Ahmedabad’s Sardar Patel Stadium will host its first international match since being reconstructed as the world’s biggest cricket venue, boasting a capacity of 110,000. While it will be at reduced capacity for the match due to Covid-19, it looms as the perfect venue for the two Tests which will ultimately decide who joins New Zealand in the decider later this year.
The upcoming Test will be a day and night affair and will be played with the Pink Ball.
For England, this match is all or nothing. They must win this Test and the following one. Only a 3-1 series win can see them go through to the final. For India, a defeat here would end their hopes of winning the series and of making the WTC final. They must finish this series as victors to reach the decider.
A draw would see England’s chances dashed but India’s dreams still alive, heading into the final Test.
Notably, the 15 men’s day-night Tests have been played so far globally and seamers have taken 354 wickets at an average of 24.47, while spinners have taken 115 at 35.38. The lone day-night Test that has been played in India so far, in 2019 between the hosts and Bangladesh, saw 27 wickets fall to seam and only one to spin.
However, Ashwin, who has 17 wickets at 17.82 so far this series, shone with the pink ball in Australia recently, taking 4/55 in the first innings at Adelaide Oval during the Australia tour.
Nevertheless, India’s bowlers have enjoyed themselves whenever they have used the pink ball.
Ishant Sharma averages 8.66 with it, Ashwin 18.00, and the fit-again Umesh Yadav 15.54. Jasprit Bumrah’s lone day-night outing, in Adelaide, has his average sitting at 39.50 but you can expect that number to improve sooner rather than later.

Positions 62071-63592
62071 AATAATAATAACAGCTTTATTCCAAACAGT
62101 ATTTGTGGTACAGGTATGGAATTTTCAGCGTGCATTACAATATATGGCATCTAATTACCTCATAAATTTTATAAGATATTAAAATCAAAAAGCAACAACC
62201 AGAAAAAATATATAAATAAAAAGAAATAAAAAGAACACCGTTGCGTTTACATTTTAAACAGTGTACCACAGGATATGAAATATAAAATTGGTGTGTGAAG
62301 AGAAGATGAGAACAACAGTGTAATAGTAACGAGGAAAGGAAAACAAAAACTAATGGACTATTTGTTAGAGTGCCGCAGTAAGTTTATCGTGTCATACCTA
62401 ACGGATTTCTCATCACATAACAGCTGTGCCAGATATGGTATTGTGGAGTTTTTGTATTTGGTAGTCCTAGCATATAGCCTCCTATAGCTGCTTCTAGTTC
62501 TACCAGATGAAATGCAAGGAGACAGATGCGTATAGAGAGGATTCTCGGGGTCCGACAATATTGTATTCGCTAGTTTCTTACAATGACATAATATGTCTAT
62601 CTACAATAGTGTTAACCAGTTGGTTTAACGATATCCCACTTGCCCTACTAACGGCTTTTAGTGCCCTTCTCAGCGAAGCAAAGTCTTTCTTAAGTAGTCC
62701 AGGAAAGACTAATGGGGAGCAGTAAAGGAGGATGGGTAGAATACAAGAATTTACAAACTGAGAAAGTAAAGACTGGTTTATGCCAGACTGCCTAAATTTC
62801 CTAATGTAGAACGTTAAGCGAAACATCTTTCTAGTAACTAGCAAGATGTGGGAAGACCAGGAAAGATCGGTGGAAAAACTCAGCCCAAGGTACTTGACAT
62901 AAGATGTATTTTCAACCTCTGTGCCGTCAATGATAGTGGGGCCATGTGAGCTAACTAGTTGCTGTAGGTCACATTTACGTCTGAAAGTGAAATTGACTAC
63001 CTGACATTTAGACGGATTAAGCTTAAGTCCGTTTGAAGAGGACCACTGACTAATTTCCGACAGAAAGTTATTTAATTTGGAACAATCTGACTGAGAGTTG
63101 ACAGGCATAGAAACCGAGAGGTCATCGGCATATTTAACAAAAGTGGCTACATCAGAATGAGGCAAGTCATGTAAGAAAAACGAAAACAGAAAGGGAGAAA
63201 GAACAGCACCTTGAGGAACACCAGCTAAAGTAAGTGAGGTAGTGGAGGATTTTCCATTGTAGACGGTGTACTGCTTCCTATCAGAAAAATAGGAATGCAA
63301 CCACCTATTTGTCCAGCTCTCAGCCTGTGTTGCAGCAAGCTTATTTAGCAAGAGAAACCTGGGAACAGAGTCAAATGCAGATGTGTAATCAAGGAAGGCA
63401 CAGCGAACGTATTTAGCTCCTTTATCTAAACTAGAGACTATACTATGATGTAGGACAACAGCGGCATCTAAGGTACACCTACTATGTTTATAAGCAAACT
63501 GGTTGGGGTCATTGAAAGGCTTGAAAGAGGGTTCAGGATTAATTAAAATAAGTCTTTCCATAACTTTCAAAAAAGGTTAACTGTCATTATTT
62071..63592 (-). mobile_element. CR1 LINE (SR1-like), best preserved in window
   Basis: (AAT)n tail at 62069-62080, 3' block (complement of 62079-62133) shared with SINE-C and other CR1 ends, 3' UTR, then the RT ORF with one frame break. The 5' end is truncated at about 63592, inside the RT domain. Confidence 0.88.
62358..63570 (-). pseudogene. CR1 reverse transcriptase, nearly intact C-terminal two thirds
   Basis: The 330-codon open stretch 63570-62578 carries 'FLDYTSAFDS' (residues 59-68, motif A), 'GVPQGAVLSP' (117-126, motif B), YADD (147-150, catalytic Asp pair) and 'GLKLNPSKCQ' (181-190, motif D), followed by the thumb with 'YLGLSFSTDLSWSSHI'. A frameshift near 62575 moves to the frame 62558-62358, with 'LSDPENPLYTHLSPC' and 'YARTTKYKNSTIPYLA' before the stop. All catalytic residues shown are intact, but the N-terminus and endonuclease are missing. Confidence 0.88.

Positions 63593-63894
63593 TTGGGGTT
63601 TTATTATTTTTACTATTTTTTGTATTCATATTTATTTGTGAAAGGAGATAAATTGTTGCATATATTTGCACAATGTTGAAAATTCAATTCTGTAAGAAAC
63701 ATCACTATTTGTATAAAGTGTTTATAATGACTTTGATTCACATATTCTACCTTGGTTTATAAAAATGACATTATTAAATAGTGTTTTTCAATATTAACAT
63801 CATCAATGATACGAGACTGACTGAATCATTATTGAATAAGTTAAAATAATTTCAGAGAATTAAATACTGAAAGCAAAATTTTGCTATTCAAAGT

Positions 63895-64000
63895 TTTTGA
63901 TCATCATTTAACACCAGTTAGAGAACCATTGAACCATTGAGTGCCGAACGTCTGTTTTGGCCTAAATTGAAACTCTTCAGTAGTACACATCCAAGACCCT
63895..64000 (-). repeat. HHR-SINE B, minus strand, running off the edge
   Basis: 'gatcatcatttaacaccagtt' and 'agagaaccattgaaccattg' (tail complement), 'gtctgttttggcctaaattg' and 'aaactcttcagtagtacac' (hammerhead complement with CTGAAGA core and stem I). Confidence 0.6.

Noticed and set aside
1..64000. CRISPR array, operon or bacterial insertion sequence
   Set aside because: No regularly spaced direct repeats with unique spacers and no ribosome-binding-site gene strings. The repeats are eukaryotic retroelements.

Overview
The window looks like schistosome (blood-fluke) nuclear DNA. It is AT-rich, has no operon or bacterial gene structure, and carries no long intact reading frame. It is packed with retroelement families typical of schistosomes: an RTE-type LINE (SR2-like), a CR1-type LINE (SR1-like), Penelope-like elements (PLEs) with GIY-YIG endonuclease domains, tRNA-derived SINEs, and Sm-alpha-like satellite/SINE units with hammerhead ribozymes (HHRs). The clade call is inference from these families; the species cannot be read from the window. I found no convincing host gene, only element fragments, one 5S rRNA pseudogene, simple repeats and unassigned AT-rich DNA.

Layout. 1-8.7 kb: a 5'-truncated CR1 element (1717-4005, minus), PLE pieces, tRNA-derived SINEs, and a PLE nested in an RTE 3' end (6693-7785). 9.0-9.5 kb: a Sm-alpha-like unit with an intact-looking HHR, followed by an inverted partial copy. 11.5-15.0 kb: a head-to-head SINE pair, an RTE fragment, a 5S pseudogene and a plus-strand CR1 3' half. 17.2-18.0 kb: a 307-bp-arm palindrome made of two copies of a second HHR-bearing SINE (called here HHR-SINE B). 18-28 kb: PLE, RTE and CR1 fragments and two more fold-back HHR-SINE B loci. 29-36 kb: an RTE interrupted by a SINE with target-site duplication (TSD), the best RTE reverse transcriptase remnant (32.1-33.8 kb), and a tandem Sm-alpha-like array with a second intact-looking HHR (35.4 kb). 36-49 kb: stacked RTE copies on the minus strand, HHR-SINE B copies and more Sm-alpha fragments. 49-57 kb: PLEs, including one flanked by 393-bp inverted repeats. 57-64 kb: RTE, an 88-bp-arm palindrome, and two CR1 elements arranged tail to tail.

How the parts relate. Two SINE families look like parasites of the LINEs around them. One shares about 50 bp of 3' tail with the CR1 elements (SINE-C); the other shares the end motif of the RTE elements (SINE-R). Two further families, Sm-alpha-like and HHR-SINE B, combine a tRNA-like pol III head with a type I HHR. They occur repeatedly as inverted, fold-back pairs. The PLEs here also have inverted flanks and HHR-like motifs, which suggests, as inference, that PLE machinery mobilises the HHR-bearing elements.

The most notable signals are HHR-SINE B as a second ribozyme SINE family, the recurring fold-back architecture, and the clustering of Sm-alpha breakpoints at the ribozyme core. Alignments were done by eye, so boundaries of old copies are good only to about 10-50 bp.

On the other hand, James Anderson looms as the key man in England’s attack. He averages 17.85 with the pink ball. He has also been in serious form this year, taking 11 wickets at 9.90. Both matches he has played in 2021 have been in Asia.
Meanwhile, eyes will be on Virat Kohli, who last scored a Test century more than a year ago. However, Indian captain’s 62 in the second innings of the second Test was a serious display of batting in turning conditions, and there was plenty to like in his 72 in the first Test.
Before that, he looked on course for a century at Adelaide Oval against Australia, easing his way to 74 before a horror mix-up saw him run out.
Ominously for England, his last century came in India’s first day-night Test and he averages 71.33 against the pink ball.
In the opposite corner, captain Joes Root shapes as the key man in England’s batting order against the pink ball.
The England captain enjoyed his first outing under lights against the West Indies, scoring a century in 2017. While he hasn’t climbed such lofty heights since, he has managed a 50+ score in each of his two day-night Tests since then. (UNI)